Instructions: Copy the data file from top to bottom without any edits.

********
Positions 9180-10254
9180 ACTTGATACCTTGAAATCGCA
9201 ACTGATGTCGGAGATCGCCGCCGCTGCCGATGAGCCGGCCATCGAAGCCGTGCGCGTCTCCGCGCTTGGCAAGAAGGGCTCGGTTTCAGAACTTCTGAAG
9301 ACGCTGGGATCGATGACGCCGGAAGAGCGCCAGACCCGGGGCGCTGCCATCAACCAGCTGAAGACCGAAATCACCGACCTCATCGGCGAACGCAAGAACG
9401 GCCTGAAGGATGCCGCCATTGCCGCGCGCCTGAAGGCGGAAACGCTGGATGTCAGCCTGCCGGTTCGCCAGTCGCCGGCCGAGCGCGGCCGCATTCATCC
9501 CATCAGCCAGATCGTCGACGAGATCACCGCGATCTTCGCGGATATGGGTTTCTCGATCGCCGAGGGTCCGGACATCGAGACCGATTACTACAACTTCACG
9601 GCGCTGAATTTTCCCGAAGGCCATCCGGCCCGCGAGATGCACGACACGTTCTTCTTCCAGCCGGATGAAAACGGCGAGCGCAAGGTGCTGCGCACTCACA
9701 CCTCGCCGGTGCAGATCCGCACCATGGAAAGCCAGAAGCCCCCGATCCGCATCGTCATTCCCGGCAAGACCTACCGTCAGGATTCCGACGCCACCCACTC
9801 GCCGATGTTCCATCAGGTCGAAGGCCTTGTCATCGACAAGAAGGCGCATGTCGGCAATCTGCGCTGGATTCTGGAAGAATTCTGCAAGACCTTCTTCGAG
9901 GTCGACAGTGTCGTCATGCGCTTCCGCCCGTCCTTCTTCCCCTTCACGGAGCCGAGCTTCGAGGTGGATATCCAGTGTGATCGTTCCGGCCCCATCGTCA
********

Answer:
Positions 9180-10254
9180 ACTTGATACCTTGAAATCGCA
9201 ACTGATGTCGGAGATCGCCGCCGCTGCCGATGAGCCGGCCATCGAAGCCGTGCGCGTCTCCGCGCTTGGCAAGAAGGGCTCGGTTTCAGAACTTCTGAAG
9301 ACGCTGGGATCGATGACGCCGGAAGAGCGCCAGACCCGGGGCGCTGCCATCAACCAGCTGAAGACCGAAATCACCGACCTCATCGGCGAACGCAAGAACG
9401 GCCTGAAGGATGCCGCCATTGCCGCGCGCCTGAAGGCGGAAACGCTGGATGTCAGCCTGCCGGTTCGCCAGTCGCCGGCCGAGCGCGGCCGCATTCATCC
9501 CATCAGCCAGATCGTCGACGAGATCACCGCGATCTTCGCGGATATGGGTTTCTCGATCGCCGAGGGTCCGGACATCGAGACCGATTACTACAACTTCACG
9601 GCGCTGAATTTTCCCGAAGGCCATCCGGCCCGCGAGATGCACGACACGTTCTTCTTCCAGCCGGATGAAAACGGCGAGCGCAAGGTGCTGCGCACTCACA
9701 CCTCGCCGGTGCAGATCCGCACCATGGAAAGCCAGAAGCCCCCGATCCGCATCGTCATTCCCGGCAAGACCTACCGTCAGGATTCCGACGCCACCCACTC
9801 GCCGATGTTCCATCAGGTCGAAGGCCTTGTCATCGACAAGAAGGCGCATGTCGGCAATCTGCGCTGGATTCTGGAAGAATTCTGCAAGACCTTCTTCGAG
9901 GTCGACAGTGTCGTCATGCGCTTCCGCCCGTCCTTCTTCCCCTTCACGGAGCCGAGCTTCGAGGTGGATATCCAGTGTGATCGTTCCGGCCCCATCGTCA